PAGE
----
commonness values. This structure of the commonness/
body size plot is very similar to the abundance/body size
Table 5
Commonness of extant and extinct species within and beyond human geographic range
Age group 400e130 ky ago 115e24 ky BP 24e15 ky BP 15e10 ky BP Holocene
Commonness (site occupancy) outside human range
Extinct 0.132 0.212 0.142 0.156 0.112
Living 0.057 0.055 0.052 0.026 0.039
p¼0.869083 0.650058 0.650058 0.156925 0.001473
Commonness (site occupancy) within human range
Extinct 0.152 0.270 0.197 0.128 0.032
Living 0.168 0.281 0.237 0.221 0.232
p¼0.015382 0.680075 0.772946 0.408285 0.591685
Species mid-range point (in degrees of latitude, range in parentheses)
Extinct 49.3 51.9 56.0 55.2 52.1
(70e39.0) (76e38.1) (75.5e40.1) (75.3e39.4) (74.5e40.3)
Living 46.7 49.3 53.3 53.0 48.5
(68.0e39.0) (74.5e8.1) (75.3e40.1) (70.5e39.4) (74.5e40.2)
p¼0.1 0.2 0.4 0.2 0.1
Table 6
Results of the least-squares regression of HP factor (commonness differences
between archaeological and paleontological sites) against differences in mid-
latitude geographical range between large mammal species and humans by
time period
Time period Intercept Slope r
Late MP 0.012 0.04 0.283 0.003
Early and middle Weichselian 0.04 0.04 0.448 0.001
LGM 0.001 0.003 0.122 0.061
LG 0.001 0.002 0.012 0.268
Holocene 0.005 0.001 0.051 0.153
777D. Pushkina, P. Raia / Journal of Human Evolution 54 (2008) 769e782
plot in the macroecological literature (cf. Brown and Maurer,
1987; Gaston and Blackburn, 2000). Similarly, the significant
association of humans and cave environment only during the
early and middle Weichselian or the late Middle Paleolithic
(late Mousterian) and the early Late Paleolithic does not en-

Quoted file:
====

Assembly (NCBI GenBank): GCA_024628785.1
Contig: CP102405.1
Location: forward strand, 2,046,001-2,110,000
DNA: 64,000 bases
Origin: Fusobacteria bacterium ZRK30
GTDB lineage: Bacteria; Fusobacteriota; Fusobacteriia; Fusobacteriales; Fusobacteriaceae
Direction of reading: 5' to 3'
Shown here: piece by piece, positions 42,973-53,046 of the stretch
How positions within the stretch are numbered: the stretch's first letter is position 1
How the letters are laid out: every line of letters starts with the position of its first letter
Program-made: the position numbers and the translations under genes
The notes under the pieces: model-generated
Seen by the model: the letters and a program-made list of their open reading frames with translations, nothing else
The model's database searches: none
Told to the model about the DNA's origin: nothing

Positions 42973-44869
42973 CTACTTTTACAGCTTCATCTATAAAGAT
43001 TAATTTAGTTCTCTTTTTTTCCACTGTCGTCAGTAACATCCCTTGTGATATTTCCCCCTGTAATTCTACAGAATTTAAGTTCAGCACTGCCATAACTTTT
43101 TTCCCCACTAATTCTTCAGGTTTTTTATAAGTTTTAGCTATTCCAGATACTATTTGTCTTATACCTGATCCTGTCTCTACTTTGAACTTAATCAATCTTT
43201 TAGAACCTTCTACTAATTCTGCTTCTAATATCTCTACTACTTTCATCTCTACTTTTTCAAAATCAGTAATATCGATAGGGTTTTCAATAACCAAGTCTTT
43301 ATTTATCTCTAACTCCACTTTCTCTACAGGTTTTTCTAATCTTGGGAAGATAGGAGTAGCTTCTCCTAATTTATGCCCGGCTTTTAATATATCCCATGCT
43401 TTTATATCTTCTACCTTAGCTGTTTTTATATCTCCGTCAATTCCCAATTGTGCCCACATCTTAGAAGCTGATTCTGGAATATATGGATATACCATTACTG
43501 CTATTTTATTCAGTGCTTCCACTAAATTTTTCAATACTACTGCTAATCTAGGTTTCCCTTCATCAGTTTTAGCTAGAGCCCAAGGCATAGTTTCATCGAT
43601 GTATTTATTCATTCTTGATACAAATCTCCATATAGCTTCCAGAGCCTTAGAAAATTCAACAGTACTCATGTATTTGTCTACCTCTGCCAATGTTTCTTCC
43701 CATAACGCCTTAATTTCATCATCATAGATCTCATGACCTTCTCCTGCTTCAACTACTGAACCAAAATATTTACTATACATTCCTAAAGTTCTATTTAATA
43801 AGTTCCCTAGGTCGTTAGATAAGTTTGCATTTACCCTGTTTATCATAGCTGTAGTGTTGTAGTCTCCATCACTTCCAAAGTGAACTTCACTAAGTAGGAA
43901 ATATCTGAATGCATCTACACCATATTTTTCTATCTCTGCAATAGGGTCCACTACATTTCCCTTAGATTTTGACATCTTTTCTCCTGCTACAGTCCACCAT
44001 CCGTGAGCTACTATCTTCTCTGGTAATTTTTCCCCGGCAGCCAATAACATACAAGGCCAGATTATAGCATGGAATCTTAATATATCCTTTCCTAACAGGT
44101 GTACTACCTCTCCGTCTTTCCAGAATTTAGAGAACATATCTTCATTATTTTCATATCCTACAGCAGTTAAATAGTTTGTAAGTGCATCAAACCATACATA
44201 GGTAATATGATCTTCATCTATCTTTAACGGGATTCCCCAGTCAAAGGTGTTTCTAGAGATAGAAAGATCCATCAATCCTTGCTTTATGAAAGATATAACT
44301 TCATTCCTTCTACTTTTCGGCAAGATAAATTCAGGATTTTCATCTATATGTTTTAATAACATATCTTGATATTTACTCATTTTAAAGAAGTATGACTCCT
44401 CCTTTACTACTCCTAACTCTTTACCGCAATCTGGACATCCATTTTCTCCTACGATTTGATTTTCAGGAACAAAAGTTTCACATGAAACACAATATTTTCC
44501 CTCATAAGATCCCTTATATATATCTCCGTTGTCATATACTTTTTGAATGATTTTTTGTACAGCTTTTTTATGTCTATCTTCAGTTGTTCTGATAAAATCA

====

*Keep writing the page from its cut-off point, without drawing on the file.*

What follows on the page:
tail relevant alteration of commonness of human-associated
Intriguingly, this is consistent with the evidence that regular
cave occupation begins during the later Acheulean and be-
comes frequent during the Middle and Late Paleolithic (Roll-
and, 2004). Only during the late Paleolithic did humans
probably start to dominate open landscapes considering vast
territories of northern Eurasia given that the majority of the
Late Paleolithic sites in Siberia, for example, are open-air sites
on river terraces or not very high mountains (Derevianko et al.,
1997; Reinhart-Waller, 2000; Goebel, 1999). Beauval et al.
(2005) suggest that mobility becomes an important component
of the middle Late Paleolithic hunter-gatherer adaptation
across Europe.
However, according to our analysis, species commonness
was not significantly different between caves and open air
sites. Abundance of extant large mammals in caves seems lit-
tle influenced by human activity (see below). Instead, it seems
to reflect the preference of these species for warmer habitats
and their smaller body size. Indeed, the penchant of extant
species for caves becomes nonsignificant in the LGM and, es-
pecially, Late Glacial and Holocene, when most megafauna
had already vanished and climate became warmer. The
significant ‘‘preferences’’ of humans and extant species for
caves during the early and middle Weichselian certainly can
indicate that humans rarely brought megamammal bones
home to caves.
Intuitively, the relative rarity of remains of extinct species
in many archaeological sites could simply reflect a situation
in which remains of these heavy animals were seldom brought
back to any human site. Yet, the extinct large mammals were
equally rare in paleontological sites at similar latitudes. This
latter observation indicates that the rarity of extinct species
within human ranges (and not just in archaeological sites)
was a real ecological phenomenon, and strongly argues against
the notion that humans were responsible for their demise. Our
data suggest that if a direct avoidance of humans by these spe-
cies via gathering in northern areas was possible, it was not
due to human overexploitation in the south.
The association between extant species and humans was